Philip Bell v Philip Long, Andrew Thomson, PKF and Weatherall Green & Smith (North) Limited [2008] EWHC 1273 (Ch)


The receiver's duty to exercise care in disposing of the company's assets and to ensure he obtains the best price reasonably obtainable at the time of sale was considered recently in the English case of Bell v Long & Others.

Mr Thomson and Mr Long acting as administrative receivers of Dimple Property Limited (DPL) sold a portfolio of four properties for a combined purchase price of £775,000. Mr Bell, director and shareholder of DPL, felt that the receivers had failed in their duty to obtain the best price reasonably obtainable for the properties in the open market. Mr Bell was of the view that if the properties had been sold as individual properties there would have been a greater return to DPL.

Duty to the company

It is clear that a receiver owes a duty of care to the company when dealing with the company's property. In England, the receiver's duty has been described as "a duty in equity to all those interested in the equity of redemption" to obtain a proper price for the property. The test in Scotland is similar and the Scottish Courts have indeed suggested that the approach to the duties of a receiver should be as close as possible in England and Scotland.

However, notwithstanding that general duty of care, the receiver has a degree of latitude not only as to the timing of any sale but also as to the method of sale to be employed. The receiver must still exercise any power of sale in a bona fide manner and obtain a fair price but he has the right to effect a quick sale of the assets even though the market could improve if he held back.


In this particular case, Mr Bell did not challenge the sale process gone through by the receivers' selling agents but the prior decision to sell the property as a portfolio. The selling agents' initial advice was that the properties ought to be sold individually. However, following interest from a purchaser (PCPL) in buying the properties as a portfolio, the advice to the receivers changed and they recommended a portfolio sale. Following the sale of the portfolio to PCPL, they subsequently negotiated onwards sales of each of the four properties. Mr Bell argued that the subsequent prices achieved by PCPL demonstrated that had the receivers maintained their original marketing strategy they could have achieved a better price for the properties.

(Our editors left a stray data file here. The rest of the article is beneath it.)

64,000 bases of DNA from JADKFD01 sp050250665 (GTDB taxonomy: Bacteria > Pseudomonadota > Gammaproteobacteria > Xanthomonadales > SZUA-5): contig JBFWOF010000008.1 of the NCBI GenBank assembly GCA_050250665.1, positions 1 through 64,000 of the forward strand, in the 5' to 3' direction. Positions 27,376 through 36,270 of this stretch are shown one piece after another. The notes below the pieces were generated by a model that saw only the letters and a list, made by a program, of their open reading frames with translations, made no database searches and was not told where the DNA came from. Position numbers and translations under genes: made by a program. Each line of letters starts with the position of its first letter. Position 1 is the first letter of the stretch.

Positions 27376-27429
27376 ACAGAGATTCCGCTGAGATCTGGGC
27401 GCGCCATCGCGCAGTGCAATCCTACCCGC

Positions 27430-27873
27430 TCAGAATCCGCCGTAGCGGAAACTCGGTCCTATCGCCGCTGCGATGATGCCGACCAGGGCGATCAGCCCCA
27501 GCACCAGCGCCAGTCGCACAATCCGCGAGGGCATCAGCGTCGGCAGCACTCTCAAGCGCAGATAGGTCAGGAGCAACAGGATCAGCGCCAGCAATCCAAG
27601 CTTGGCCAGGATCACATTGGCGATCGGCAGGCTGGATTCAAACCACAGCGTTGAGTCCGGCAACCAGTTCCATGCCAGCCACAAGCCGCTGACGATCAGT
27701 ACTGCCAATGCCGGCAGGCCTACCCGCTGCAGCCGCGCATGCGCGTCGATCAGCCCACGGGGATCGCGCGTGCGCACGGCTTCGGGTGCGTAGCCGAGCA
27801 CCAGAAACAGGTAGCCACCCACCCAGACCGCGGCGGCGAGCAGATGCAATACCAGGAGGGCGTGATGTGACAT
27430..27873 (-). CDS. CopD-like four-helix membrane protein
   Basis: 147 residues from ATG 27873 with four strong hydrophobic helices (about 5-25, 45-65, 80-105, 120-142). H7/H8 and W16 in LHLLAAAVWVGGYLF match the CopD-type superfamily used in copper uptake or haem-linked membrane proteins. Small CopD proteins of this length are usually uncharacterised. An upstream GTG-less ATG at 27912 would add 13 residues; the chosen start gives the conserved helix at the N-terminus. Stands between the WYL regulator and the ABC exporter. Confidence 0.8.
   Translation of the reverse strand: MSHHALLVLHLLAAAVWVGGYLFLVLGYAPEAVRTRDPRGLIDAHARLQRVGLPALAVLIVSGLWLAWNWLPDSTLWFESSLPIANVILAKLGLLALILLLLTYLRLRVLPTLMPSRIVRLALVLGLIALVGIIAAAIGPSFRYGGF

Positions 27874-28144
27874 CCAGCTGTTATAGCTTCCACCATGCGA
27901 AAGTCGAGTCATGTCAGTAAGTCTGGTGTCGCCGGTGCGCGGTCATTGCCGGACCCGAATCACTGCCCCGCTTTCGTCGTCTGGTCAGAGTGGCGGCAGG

Under cross-examination Mr Bell's expert conceded that the advice to market a portfolio sale could not be described as incompetent. He further conceded that it was an option for the receivers but one which he felt did not produce the maximum return.

On the basis of that evidence, the Court had no difficulty with finding that there was no negligence on the part of the selling agents or the receivers. Mr Justice Patten said:

"There is nothing to suggest that [the selling agent's] assessment of the situation in April was not a reasonable one, his preference for the certainties of a sale to PCPL at £730,000 [as it then stood] over the uncertainties of a longer period of marketing, against a background of changing market conditions, was one which the receivers were entitled to adopt consistently with the right to choose the time of the sale. I do not see how as a matter of law it can be suggested in this case that they were bound to wait for an indefinite period in the hope of obtaining a higher return when they had a competitive bid for all the properties in excess of any individual offers. The duties they owed to the company do not require them to take those kind of risks."


Given the current market uncertainty, this case will reassure receivers that they do not have to become property speculators and second guess the market. The case does, however, reinforce the need for receivers, when agreeing a strategy for the sale of assets or contemplating a change of strategy, to keep a detailed note of the reasons why a particular strategy was deemed to be the best one in all the circumstances of the case and of any change to that strategy.

It should also be remembered that while the time of sale and method of sale can, to an extent, be dictated by the receiver, this does not mean that he can choose just any time or any method and he must always exercise a reasonable degree of care in disposing of the company's assets.

Interestingly, in another decision recently issued by the High Court in England, (Re Delberry [2008] EWHC 925 (Ch)), the Court upheld a liquidator's application under section 236(3) of the Insolvency Act 1986 to force a company's administrative receivers to disclose documents relating to the receivers' strategy and planning and in particular the decision of the receivers to sell quickly. This simply emphasises the need for a clear audit trail to be kept justifying each step in the decision making process.